Coordinator / Facilitator
E rere kau mai te awa nui mai i te kāhui maunga
ko au te awa, ko te awa ko au
Tracy is a registered social worker with SWRB (Social Work Registration Board) and member of ANZASW (Aotearoa New Zealand Association Social Workers) for over 20 years. Her drive and passion for social work derives from her obligation and responsibility to serve Māori. Tracy believes it’s her duty to tautoko, guide and empower Māori towards self-determination using innate models of practice that are holistic and centered around the hauora / well-being of family / whānau.
Tracy has been a Resolution Institute accredited facilitator for three years also specialising in family violence / family harm. Tracy affirms that restorative justice is a Māori model that upholds the process of Tapu, Utu, Muru and Ea and innately feels it is a privilege to support victim/s (the harmed) and whānau, and offenders (person/s causing the harm) and their whānau on a journey towards accountability, reciprocity, healing, and liberation through the art of courageous conversation kanohi ki te kanohi (face to face).
Mauri tu, Mauri ora
Kristie is responsible for the required day to day administration tasks. She also works alongside the Coordinator and has regular contact with victims, offenders and other stakeholders. Kristie attends court on a regular basis and is passionate about restorative justice.
Rere Sutherland began with Whanganui Restorative Justice Trust as a Community Representative volunteer participating in Restorative Justice conferences. She has now completed the Restorative Justice Facilitator Training and facilitates conferences in the community and in prison.
Dale Anderson has been a facilitator for restorative justice for the past eight years, in four different regions and increasingly sees the value facilitating meetings ‘with’ people who have either caused harm or have been harmed.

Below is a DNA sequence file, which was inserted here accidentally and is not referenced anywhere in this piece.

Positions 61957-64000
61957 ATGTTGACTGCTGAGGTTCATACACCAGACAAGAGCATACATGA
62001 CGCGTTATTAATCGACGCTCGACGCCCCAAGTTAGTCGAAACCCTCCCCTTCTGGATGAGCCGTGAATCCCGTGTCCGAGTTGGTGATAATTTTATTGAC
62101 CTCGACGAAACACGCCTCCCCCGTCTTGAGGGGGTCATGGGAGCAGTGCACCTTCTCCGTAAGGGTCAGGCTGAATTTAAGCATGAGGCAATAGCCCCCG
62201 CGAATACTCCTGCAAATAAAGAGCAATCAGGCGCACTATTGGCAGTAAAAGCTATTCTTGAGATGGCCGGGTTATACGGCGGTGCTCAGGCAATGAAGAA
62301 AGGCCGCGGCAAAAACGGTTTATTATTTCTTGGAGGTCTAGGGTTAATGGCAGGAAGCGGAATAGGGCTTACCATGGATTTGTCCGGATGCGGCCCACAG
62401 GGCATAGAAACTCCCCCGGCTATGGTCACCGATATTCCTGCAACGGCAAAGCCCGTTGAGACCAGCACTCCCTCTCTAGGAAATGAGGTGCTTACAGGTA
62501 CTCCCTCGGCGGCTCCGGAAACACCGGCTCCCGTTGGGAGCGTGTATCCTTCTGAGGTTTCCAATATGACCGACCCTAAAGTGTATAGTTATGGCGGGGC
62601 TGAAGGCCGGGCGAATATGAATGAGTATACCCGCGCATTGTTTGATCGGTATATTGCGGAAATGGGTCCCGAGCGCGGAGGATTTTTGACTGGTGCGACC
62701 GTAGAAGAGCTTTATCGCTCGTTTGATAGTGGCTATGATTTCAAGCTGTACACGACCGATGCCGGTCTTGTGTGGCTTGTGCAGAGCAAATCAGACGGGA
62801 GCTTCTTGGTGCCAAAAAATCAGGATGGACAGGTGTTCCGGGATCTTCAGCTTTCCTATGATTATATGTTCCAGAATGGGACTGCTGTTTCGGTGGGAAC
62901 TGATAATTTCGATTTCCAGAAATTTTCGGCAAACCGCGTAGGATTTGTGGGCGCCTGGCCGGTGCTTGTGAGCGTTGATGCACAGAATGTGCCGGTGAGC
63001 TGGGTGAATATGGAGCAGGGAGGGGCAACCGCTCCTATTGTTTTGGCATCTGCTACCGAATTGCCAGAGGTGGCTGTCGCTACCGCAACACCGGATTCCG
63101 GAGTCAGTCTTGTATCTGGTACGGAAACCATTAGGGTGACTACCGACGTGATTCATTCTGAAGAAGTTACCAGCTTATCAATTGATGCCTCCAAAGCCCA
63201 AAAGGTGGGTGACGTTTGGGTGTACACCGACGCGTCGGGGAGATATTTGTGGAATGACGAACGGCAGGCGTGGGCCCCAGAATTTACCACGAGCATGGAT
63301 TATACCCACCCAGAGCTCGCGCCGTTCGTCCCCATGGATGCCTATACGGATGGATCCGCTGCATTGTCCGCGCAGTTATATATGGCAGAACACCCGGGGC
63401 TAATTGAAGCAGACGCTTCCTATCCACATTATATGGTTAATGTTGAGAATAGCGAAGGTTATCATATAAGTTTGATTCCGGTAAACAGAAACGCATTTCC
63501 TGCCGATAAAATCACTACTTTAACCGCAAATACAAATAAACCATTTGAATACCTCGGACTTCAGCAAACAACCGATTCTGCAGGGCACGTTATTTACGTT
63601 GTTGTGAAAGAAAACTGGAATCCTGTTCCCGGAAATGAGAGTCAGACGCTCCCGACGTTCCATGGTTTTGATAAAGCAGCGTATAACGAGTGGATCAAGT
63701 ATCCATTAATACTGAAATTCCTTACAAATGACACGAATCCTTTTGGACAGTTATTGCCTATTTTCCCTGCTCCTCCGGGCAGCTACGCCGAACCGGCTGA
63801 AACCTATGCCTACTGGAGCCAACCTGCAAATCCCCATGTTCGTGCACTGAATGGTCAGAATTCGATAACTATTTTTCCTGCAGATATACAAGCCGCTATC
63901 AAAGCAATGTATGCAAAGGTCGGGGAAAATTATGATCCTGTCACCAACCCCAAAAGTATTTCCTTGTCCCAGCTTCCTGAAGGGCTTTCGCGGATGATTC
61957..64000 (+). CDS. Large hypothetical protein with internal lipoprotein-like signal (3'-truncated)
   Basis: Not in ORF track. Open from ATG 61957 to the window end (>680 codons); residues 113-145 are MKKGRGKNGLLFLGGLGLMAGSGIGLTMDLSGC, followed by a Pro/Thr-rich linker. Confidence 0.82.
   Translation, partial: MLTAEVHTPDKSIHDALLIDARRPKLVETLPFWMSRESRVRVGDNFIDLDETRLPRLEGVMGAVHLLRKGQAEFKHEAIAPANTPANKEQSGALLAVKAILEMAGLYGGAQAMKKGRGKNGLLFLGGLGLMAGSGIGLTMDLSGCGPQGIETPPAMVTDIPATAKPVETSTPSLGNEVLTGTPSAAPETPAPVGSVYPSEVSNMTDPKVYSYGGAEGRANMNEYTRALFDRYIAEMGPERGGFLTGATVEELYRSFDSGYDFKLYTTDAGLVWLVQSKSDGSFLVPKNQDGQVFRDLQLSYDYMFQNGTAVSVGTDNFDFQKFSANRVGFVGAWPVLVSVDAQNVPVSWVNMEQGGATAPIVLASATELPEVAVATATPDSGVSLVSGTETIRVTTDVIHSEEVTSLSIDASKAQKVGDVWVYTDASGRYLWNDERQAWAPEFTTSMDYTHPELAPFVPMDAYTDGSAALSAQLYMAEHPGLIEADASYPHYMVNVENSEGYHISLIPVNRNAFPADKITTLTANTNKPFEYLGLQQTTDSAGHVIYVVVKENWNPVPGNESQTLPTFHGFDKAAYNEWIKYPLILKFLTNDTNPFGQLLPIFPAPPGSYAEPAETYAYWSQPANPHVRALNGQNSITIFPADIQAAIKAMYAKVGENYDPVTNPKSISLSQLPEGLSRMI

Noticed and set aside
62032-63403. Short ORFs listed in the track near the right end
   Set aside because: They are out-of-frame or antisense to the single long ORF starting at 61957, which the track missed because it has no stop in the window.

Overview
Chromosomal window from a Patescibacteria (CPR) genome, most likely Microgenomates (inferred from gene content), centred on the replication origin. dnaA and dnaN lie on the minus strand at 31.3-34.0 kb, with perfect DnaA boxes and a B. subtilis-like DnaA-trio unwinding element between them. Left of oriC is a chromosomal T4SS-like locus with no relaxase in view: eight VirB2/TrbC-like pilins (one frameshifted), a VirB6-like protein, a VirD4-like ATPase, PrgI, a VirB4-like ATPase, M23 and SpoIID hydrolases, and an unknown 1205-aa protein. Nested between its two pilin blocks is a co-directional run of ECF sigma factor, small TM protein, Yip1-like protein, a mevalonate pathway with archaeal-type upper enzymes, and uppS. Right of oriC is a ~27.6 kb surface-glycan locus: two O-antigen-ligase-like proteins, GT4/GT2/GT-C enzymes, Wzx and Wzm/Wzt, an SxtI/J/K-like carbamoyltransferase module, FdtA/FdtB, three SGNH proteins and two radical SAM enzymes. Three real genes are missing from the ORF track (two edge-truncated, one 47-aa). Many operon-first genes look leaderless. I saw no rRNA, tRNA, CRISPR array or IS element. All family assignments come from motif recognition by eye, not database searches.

Dale’s particular approach engages participants in sharing their experience to find their own solutions and understand their experience to affect healing. This is achieved by asking the right questions and gaining a depth of understanding of the particular issues involved to ensure the people directly affected by the offence aren’t treated as outsiders in the system. Dale believes the restorative justice process provides meaningful outcomes that other processes simply cannot achieve.
Honesty and integrity reside within these conversations which include at times tough questioning which are essential to create a restorative space. Difficult conversations are achieved successfully by creating a safe space where people can express themselves without the fear of being judged. Dale ensures people get the opportunity to speak openly and honestly about their experience of the offending.
Specialising in the field of family harm where the strength of the professional relationship with participants are at the heart of her practice is the purpose with every conference facilitated. It is a core belief of Dale’s that all people should be entitled to receive the experience of self-determination and autonomy in their lives, empowering both offenders and victims to determine what their needs are and how these should be met.